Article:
Maclean’s and other media outlets fed the rumor mill. One, a copyrighted letter distributed by Johnson Smick International Inc. of Washington, which an employee described as an economic consulting firm, cited reports on Capitol Hill that Foster’s body was somehow moved to the park beside the Potomac from an apartment said to be used by senior White House staff for brainstorming sessions. Another, a book promotion postmarked in Minneapolis, cast doubt on whether Foster’s death was a suicide. That one was issued in the name of Nick Guarino, who describes himself as a former Arkansas businessman and an ex-convict “who was railroaded for supposed white-collar crime,” adding, “that’s irrelevant.” Even if such reports are irrelevant, they foment an atmosphere of scandal, however misplaced and however often they are denied by the Clintons.
Despite an emotional defence of his wife last week by Clinton—“I do not believe for a moment that she has done anything wrong,” he declared, thumping a press conference lectern with his fist—media assessments persist that her Arkansas past and her recent influence on policies and staffing have endangered the Clinton presidency.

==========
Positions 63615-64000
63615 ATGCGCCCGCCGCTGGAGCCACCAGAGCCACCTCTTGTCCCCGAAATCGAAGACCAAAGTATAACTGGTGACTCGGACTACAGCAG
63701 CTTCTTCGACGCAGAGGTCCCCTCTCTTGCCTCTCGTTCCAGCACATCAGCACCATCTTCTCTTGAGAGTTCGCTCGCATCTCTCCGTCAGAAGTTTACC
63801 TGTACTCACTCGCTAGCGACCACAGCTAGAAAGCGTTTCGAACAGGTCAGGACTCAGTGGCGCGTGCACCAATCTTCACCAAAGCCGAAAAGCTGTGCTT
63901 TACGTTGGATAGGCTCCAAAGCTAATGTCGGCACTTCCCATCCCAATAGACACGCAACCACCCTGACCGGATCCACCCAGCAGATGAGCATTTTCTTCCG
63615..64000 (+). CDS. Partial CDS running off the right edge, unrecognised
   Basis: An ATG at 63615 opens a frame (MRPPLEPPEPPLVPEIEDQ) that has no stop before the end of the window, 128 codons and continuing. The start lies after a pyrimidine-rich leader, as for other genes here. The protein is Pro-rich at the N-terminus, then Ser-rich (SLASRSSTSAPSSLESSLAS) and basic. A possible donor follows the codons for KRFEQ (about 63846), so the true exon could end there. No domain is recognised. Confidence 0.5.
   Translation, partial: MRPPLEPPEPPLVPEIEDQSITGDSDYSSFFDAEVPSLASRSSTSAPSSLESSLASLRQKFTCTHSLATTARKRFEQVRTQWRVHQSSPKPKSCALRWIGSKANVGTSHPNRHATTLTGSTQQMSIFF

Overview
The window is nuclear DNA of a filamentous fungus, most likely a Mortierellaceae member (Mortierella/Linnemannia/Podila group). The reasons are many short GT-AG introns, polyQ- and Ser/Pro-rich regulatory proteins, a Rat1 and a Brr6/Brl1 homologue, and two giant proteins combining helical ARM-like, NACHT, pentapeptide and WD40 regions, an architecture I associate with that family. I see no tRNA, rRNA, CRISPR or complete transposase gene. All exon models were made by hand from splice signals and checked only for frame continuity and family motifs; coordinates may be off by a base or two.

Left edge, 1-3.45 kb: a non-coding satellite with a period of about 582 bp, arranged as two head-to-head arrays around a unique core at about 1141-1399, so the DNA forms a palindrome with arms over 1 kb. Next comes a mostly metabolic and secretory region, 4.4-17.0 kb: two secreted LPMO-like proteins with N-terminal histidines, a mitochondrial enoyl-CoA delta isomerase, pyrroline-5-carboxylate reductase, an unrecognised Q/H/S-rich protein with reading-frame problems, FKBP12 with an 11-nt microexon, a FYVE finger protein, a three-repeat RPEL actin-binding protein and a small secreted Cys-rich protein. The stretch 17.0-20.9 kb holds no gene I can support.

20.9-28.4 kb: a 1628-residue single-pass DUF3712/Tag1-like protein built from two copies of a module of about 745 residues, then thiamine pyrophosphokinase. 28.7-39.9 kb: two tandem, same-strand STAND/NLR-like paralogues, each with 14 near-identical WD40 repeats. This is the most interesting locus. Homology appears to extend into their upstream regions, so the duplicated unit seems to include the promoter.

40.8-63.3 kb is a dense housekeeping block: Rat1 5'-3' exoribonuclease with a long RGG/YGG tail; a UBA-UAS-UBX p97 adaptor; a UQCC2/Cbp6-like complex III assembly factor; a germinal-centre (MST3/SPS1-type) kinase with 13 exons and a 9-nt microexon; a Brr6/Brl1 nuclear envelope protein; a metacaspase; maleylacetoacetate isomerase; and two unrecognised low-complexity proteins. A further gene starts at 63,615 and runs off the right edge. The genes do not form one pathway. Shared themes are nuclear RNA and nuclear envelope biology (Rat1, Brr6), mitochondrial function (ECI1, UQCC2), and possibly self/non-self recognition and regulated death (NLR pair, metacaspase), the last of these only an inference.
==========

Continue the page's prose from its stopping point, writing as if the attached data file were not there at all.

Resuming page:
From the beginning of March, when pundit Michael Barone suggested in the newsweekly U.S. News and World Report that Hillary Clinton had become a political liability, to late last week, when columnist A M. Rosenthal in The New York Times raised doubts about “placing the First Ladyship into the centre of government—power by wedding ring,” the attacks on her have been relentless. Against that pattern, some voices have been raised in her defence—although as New York Times columnist Anna Quindlen noted: “It would be preposterous to cast Mrs. Clinton as the little woman, beaten up by the big bad boys in Congress.”